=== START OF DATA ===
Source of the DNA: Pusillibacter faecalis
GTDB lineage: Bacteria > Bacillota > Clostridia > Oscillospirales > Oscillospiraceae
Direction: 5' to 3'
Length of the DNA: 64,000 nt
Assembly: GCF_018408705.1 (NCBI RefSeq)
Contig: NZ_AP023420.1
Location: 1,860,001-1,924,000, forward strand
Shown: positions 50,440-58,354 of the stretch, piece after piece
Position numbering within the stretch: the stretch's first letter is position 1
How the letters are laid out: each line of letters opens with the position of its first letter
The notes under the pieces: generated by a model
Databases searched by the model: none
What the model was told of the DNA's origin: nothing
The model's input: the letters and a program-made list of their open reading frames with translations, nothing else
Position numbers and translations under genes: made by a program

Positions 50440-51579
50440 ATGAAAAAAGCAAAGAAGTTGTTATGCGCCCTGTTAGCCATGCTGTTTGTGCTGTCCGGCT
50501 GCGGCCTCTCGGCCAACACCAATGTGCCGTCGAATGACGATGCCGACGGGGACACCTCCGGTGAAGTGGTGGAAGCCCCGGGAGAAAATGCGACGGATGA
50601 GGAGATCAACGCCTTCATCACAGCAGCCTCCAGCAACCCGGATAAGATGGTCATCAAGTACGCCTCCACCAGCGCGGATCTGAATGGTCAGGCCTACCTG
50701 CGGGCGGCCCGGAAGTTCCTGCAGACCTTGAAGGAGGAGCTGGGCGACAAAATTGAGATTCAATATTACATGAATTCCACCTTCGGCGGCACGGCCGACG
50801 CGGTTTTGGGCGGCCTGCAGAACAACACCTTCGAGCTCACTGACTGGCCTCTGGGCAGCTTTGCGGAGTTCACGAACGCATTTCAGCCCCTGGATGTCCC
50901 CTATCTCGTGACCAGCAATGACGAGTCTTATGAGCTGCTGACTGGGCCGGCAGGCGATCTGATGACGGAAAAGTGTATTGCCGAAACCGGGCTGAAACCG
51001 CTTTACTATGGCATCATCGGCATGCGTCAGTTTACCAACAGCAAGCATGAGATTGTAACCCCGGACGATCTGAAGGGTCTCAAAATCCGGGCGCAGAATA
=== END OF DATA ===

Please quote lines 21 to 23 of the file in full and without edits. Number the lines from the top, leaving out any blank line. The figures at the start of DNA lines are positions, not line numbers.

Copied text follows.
50801 CGGTTTTGGGCGGCCTGCAGAACAACACCTTCGAGCTCACTGACTGGCCTCTGGGCAGCTTTGCGGAGTTCACGAACGCATTTCAGCCCCTGGATGTCCC
50901 CTATCTCGTGACCAGCAATGACGAGTCTTATGAGCTGCTGACTGGGCCGGCAGGCGATCTGATGACGGAAAAGTGTATTGCCGAAACCGGGCTGAAACCG
51001 CTTTACTATGGCATCATCGGCATGCGTCAGTTTACCAACAGCAAGCATGAGATTGTAACCCCGGACGATCTGAAGGGTCTCAAAATCCGGGCGCAGAATA